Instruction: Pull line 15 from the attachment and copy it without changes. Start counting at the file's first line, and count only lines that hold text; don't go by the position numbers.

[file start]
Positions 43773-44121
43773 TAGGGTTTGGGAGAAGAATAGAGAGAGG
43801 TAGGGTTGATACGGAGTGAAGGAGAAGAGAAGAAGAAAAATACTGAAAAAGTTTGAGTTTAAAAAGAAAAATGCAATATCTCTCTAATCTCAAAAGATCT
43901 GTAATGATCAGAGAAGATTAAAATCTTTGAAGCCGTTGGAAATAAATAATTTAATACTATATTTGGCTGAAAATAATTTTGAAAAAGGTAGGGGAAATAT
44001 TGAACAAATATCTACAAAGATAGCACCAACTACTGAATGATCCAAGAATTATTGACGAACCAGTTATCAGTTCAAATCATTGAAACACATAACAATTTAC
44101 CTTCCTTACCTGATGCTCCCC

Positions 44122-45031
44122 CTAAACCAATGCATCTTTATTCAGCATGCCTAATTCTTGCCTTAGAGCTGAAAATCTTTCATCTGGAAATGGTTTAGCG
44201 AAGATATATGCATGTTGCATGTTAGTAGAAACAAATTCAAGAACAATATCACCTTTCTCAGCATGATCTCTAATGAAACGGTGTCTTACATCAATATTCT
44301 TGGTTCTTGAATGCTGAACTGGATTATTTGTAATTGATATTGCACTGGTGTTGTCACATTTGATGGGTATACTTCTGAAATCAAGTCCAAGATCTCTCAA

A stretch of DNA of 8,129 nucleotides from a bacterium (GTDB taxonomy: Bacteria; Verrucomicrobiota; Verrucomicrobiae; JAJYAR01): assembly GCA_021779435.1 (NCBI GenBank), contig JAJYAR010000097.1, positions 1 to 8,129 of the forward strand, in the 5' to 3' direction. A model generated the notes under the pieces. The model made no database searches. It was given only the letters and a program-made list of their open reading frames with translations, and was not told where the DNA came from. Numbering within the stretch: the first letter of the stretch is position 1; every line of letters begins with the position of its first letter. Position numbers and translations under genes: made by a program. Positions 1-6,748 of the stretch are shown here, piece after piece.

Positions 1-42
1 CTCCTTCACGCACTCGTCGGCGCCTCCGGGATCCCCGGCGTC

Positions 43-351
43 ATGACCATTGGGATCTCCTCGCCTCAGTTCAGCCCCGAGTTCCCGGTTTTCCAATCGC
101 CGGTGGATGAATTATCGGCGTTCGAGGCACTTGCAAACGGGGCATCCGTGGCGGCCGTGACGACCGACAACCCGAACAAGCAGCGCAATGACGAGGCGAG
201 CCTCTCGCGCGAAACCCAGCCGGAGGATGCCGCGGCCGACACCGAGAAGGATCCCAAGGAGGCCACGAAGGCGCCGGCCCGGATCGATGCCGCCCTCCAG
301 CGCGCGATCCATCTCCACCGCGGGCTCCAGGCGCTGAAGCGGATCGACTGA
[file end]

43 ATGACCATTGGGATCTCCTCGCCTCAGTTCAGCCCCGAGTTCCCGGTTTTCCAATCGC